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BACKGROUND AND OBJECTIVES:Pleural infection is a major cause of morbidity and mortality among adults. Identification of the offending organism is key to appropriate antimicrobial therapy. It is not known whether the microbiological pattern of pleural infection is variable temporally or geographically. This systematic review aimed to investigate available literature to understand the worldwide pattern of such microbiology and the factors that might affect such pattern. DATA SOURCES AND ELIGIBILITY CRITERIA:Ovid Medline and Embase were searched between 2000 and 2018 for publications that reported on the microbiology of pleural infection in adults. Both observational and interventional studies were included. Studies were excluded if the main focus of the report was paediatric population, tuberculous empyema, or post-operative empyema. STUDY APPRAISAL AND SYNTHESIS METHODS:studies of 20 or more patients with clear reporting of microbial isolates were included. The numbers of isolates of each specific organism/group were collated from the included studies. Besides the overall presentation of data, subgroup analyses by geographical distribution, infection setting (community versus hospital), and time of the report was carried out. RESULTS:From 20 980 reports that the initial search returned, 75 papers reporting on 10 241 patients were included in the data synthesis. The most common organism reported worldwide was Staphylococcus aureus. Geographically, Pneumococci and Viridans Streptococci were the most commonly reported isolates from tropical and temperate regions, respectively. The microbiological pattern was considerably different between community- and hospital-acquired infections where more gram-negative and drug-resistant isolates were reported in the hospital-acquired infections. The main limitations of this systematic review were the heterogeneity in the method of reporting of certain bacteria and the predominance of reports from Europe and South East Asia. CONCLUSIONS:In pleural infection, the geographical location and the setting of infection have considerable bearing on the expected causative organisms. This should be reflected in the choice of empirical antimicrobial treatment. SYSTEMATIC REVIEW REGISTRATION NUMBER:CRD42017076418.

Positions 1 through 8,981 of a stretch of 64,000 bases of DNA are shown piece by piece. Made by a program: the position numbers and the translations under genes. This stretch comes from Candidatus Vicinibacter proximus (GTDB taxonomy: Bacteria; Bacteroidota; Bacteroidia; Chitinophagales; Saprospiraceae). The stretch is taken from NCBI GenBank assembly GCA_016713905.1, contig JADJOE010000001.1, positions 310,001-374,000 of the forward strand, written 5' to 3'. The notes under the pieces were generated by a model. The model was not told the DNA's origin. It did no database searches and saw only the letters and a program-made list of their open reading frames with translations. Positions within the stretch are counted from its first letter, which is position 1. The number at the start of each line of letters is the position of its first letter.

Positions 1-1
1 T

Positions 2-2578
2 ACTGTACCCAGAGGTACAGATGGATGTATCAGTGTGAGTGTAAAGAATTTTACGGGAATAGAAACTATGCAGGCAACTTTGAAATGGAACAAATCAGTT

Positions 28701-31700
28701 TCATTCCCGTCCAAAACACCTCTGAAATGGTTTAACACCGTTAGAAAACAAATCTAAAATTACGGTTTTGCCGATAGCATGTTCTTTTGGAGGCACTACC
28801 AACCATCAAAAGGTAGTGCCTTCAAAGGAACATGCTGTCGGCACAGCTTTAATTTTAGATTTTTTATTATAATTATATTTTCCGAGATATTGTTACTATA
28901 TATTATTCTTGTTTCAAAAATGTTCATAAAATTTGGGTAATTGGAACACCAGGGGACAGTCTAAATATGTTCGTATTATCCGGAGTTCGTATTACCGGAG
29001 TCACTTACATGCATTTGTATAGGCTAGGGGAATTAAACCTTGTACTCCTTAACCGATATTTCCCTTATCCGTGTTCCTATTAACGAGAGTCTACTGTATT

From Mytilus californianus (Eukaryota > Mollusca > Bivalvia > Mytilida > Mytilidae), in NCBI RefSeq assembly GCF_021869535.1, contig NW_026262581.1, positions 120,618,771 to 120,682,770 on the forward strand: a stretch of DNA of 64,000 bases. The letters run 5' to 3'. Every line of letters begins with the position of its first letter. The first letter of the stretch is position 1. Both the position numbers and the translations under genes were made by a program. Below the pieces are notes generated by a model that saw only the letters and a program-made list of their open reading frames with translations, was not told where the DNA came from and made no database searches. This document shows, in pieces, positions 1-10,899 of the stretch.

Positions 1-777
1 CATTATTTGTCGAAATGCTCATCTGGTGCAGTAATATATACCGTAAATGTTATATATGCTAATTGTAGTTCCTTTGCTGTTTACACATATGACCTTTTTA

Original publication

DOI

10.1183/13993003.00542-2019

Type

Journal article

Journal

The European respiratory journal

Publication Date

27/06/2019

Addresses

Oxford Pleural Unit, Oxford University Hospitals, Oxford, UK magedhmf@gmail.com.